Epic Games, the development studio behind Fortnite, is trying to petition Google to drop its 30 percent cut when users make digital payments through apps sold via the Play Store.
There’s a lot to unpack here, so let’s get into it.
Google takes a 30 percent cut from each payment made in an app. This includes all in-app payments, which are commonly known as microtransactions, and also only applies if the app is sold in the Play Store.
The tech giant’s terms of service also make developers use Google’s secure payment system so there’s no way around this if you want a spot in the store.
This is a standard industry practice. For example, Spotify has been fighting Apple regarding similar payments made via the App Store. There’s no word regarding if Epic is taking the fight to Apple as well as Google.
To skirt around this practice on Android, developers can make their apps available to download on the web. This process is known as sideloading, and is what Epic Games has been doing since it launched Fortnite on Android in the summer.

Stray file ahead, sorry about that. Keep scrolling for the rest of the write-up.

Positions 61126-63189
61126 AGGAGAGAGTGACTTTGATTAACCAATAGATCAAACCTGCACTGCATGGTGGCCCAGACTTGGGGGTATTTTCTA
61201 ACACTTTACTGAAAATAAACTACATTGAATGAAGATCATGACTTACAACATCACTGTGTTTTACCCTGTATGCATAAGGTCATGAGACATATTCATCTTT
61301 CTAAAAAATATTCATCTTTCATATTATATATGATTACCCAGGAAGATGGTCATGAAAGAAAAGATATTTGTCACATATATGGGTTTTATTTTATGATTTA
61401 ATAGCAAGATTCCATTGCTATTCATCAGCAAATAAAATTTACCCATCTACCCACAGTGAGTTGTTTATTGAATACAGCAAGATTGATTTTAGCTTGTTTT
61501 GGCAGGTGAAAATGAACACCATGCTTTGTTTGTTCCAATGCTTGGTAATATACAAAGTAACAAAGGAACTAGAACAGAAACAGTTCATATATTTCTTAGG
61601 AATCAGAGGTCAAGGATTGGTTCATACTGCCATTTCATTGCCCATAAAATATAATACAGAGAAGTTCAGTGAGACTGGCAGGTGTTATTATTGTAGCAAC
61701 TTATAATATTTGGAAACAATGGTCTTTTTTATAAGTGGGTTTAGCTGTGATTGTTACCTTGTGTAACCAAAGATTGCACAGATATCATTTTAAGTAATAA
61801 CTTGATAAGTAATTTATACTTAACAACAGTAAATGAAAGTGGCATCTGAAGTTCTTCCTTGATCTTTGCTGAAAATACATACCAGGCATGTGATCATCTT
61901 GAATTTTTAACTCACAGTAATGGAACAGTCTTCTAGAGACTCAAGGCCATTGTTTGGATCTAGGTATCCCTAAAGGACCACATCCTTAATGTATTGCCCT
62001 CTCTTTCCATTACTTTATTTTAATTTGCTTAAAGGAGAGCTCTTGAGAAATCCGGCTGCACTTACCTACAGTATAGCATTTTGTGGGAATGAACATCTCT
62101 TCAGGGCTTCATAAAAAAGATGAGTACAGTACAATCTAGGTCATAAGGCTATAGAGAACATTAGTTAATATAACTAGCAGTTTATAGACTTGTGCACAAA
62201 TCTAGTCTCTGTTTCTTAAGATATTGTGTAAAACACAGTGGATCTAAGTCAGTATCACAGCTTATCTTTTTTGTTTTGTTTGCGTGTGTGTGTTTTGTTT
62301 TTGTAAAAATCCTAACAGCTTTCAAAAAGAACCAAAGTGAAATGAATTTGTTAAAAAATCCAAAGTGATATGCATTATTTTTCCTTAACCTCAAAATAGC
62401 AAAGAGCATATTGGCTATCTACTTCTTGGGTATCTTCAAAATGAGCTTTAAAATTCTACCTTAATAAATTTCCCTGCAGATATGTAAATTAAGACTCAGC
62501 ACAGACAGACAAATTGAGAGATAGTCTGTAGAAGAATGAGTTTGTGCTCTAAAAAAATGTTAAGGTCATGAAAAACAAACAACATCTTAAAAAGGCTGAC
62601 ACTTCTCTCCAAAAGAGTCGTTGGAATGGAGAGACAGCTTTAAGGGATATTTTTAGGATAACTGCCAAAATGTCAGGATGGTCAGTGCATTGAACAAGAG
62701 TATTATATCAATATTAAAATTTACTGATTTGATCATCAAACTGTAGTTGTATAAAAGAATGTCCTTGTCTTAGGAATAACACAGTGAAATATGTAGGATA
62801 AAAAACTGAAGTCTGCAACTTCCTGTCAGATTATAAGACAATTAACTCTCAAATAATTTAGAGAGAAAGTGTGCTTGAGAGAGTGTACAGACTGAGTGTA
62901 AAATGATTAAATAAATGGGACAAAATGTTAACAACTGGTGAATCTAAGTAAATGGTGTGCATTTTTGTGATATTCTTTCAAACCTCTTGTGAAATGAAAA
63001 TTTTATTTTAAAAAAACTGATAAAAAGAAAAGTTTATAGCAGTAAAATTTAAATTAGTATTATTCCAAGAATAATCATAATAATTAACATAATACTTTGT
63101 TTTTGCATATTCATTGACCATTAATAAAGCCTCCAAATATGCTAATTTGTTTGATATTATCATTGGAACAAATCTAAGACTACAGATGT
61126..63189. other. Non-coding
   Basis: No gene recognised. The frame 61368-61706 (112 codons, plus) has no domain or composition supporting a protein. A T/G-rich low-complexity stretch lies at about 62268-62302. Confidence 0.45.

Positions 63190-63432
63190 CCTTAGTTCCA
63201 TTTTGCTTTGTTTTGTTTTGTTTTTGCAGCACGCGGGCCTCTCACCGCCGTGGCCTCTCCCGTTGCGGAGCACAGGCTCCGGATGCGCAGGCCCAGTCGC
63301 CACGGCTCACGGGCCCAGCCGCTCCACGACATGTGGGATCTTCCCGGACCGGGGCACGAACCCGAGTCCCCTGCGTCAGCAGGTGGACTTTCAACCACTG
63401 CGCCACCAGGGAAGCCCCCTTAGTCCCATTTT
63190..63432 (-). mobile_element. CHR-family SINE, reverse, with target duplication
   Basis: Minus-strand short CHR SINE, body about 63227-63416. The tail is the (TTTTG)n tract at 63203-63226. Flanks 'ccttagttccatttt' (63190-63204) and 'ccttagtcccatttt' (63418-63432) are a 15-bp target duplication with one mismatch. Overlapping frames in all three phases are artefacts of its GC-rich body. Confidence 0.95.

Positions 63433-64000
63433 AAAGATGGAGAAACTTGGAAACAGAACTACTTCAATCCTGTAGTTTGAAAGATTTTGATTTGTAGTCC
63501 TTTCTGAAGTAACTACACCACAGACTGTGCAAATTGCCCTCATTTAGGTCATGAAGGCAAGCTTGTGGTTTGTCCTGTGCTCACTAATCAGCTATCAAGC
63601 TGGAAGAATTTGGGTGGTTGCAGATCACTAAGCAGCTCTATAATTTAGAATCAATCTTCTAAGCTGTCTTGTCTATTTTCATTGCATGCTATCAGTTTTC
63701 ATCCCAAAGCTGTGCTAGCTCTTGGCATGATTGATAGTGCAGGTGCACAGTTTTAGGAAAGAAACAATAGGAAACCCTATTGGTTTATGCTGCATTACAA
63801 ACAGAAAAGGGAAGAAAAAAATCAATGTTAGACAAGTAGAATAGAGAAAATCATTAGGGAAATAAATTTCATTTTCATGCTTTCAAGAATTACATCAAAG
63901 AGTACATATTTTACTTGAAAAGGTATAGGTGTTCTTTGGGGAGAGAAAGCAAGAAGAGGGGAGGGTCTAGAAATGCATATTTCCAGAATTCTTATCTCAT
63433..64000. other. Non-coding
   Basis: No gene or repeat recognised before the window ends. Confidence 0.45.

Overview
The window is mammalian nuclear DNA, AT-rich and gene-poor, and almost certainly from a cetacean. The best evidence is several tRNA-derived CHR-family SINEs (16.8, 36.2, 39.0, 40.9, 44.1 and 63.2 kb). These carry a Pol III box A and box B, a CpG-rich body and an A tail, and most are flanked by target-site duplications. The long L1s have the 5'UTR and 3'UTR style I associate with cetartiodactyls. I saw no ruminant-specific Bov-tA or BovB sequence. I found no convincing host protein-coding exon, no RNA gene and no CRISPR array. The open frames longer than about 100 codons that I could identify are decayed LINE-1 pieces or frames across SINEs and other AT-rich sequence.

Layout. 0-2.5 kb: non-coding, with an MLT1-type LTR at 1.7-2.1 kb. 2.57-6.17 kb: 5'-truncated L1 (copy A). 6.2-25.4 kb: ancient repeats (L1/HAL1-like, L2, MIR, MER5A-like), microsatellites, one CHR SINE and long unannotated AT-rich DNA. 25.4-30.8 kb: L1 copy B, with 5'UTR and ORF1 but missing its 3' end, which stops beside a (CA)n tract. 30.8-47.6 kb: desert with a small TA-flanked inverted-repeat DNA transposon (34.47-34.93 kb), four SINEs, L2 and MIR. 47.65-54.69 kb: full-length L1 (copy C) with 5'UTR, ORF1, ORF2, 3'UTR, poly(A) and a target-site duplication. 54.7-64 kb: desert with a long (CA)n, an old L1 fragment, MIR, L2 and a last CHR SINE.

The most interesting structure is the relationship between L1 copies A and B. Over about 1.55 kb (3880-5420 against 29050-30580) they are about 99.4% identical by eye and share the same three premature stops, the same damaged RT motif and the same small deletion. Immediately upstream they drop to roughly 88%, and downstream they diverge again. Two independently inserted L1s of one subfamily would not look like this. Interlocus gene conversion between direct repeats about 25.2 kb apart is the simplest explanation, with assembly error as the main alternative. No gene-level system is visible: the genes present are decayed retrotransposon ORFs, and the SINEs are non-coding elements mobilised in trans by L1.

What Epic Games asked for
To begin its lobbying against Google, Epic’s statement said, “Epic doesn’t seek a special exception for ourselves; rather we expect to see a general change to smartphone industry practices in this regard,” according to 9to5Google.
“We have asked that Google not enforce its publicly stated expectation that products distributed through Google Play use Google’s payment service for in-app purchase. We believe this form of tying of a mandatory payment service with a 30 percent fee is illegal in the case of a distribution platform with over 50 percent market share.”
This is a fair statement since Android is the world’s most popular mobile operating system and most developers who don’t have the power of Epic have little hope of their app or game being found on the Play Store, let alone the whole internet.
Google later rebutted, according to 9to5Google, and said no to Epic’s request. This wasn’t a shock since Google makes a ton of money from the 30 percent off of the top of every transaction from the Play Store. It also can’t just provide Epic with an exception because that opens the flood gates for other devs to ask for the same special treatment.
While this shot at getting rid of the Play Store’s payment fee failed, it’s nice to see another big name developer join the fight against app fees.